From The Birthright...
'Oh, you darling! You're so cute, I'm gonna cover you with marmalade and eat you up. Yes, Momma's gonna eat you all-l-l up. And then there'll be no more Gillian. No, there'll be no-o-o more Gillian.'
Amanda watched Christine playing with her little daughter on the bed and marvelled at how otherwise mature people can go to pieces around babies.
'Does baby want her bubba? Does baby want her bubba?' Christine teased the infant with the bottle, offering it to her and pulling it away just as she reached for it. The baby laughed and gurgled merrily.
Amanda divided her attention between these antics and some indefinite point in space outside the window where she gazed abstractedly.
'Do you remember John?' she asked abruptly.
'John - the fellow who was with us back in the spring, the day we buried Dad.'
'Oh, yes. The soldier... Boy, this kid eats a lot. That's her fourth bottle today.' Christine put her nose up close to the baby's. 'Don't you laugh at me, you rascal! You think it's funny that Momma has to change so many diapers, don't you? You drink and drink and drink. It just goes in one end and out the other. Yes, it just goes in one end and out the other.' Christine picked the baby up and held the bottle for her.
'What did you think of him?'
'He seemed like a good guy.... He's really got you preoccupied, Mandy. What's the matter? Your womanly instincts getting the better of you?'
'I thought he was quite a gentleman,' Christine added.
'He's certainly that. Can you keep a secret?'
'Could you try?'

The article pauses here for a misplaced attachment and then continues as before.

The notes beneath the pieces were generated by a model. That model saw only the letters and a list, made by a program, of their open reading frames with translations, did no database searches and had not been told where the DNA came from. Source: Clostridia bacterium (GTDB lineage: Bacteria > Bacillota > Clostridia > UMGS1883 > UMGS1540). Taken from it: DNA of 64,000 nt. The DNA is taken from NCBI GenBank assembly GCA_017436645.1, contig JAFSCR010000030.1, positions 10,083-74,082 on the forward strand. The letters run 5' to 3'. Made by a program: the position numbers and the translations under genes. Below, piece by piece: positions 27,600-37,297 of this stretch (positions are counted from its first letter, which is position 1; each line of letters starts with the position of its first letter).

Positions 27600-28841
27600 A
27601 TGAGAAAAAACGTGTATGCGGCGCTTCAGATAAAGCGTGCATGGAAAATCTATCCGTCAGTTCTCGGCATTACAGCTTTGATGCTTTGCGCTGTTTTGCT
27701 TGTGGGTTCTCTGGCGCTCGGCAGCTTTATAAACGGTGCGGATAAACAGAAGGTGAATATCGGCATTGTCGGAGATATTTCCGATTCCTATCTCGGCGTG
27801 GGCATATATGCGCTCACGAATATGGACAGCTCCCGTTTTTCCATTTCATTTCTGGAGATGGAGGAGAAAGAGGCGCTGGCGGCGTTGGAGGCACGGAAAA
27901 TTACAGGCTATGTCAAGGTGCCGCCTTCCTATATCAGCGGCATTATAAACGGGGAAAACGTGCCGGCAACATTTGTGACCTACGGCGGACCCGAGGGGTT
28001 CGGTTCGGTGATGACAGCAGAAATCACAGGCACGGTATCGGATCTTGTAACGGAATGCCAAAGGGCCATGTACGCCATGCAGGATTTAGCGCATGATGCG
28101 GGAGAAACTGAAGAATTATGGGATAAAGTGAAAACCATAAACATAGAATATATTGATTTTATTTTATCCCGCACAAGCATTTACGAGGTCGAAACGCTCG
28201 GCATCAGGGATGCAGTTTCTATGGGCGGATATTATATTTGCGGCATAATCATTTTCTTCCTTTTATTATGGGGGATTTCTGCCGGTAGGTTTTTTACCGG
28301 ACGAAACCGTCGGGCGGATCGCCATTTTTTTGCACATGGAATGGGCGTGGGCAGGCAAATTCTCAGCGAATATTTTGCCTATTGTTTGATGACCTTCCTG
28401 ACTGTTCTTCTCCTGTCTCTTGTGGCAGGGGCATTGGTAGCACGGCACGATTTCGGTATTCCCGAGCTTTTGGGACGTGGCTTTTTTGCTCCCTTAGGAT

'Okay, I'll try. But I can't be held responsible if it gets out.'
'I'll tell you anyway... He proposed to me when he was here.'
'Good for you. You can put another notch on your diary cover.'
'How'd he take it?'
'When you turned him down.'
'I didn't turn him down.'
Christine almost dropped the baby. 'You accepted?!'
'No. But I didn't turn him down. I agreed to let his proposal stand.'
'That man is making strides. You've never done that with anyone else.'
'No one's ever made such an offer.... Maybe I did the wrong thing. I'd hate to lead him on and then disappoint him.'
'Have you been keeping up with him?'
Amanda nodded. 'There's almost always a letter in the mail between us. He hasn't mentioned it since though.'
'You must be fond of him if you write to him so much.'
'Hardly anyone else writes to me.'
'I write to you, Mandy. If you hadn't blown up at the rest of the family, maybe they'd write to you.'
'That doesn't help me.'
'I'd say that if he wants to get tied up hopelessly with you, that's his problem. You have to think of yourself.'
'Sometimes I wonder if I know what's good for me. He is a lot of fun. He has a knack for lifting my spirits.'
'Those things are important. You've carved out such an austere life for yourself, you neglect them. But underneath, you need them as much as anyone. As a nurse, you try to comfort other people, but you receive so little comfort yourself. Your well is going to run dry.'
'Marriage is such a high price to pay to fill it.'
'Mandy, I know what I'd do. But that's never mattered. Why are you picking my brain anyway?'
'You'd marry him.'
'Of course I'd marry him! How else do you get sweet little babies that are so precious you can't do anything with them but eat them up?' Christine set the bottle aside and smothered her daughter with kisses.
Amanda sighed and decided to let the matter drop.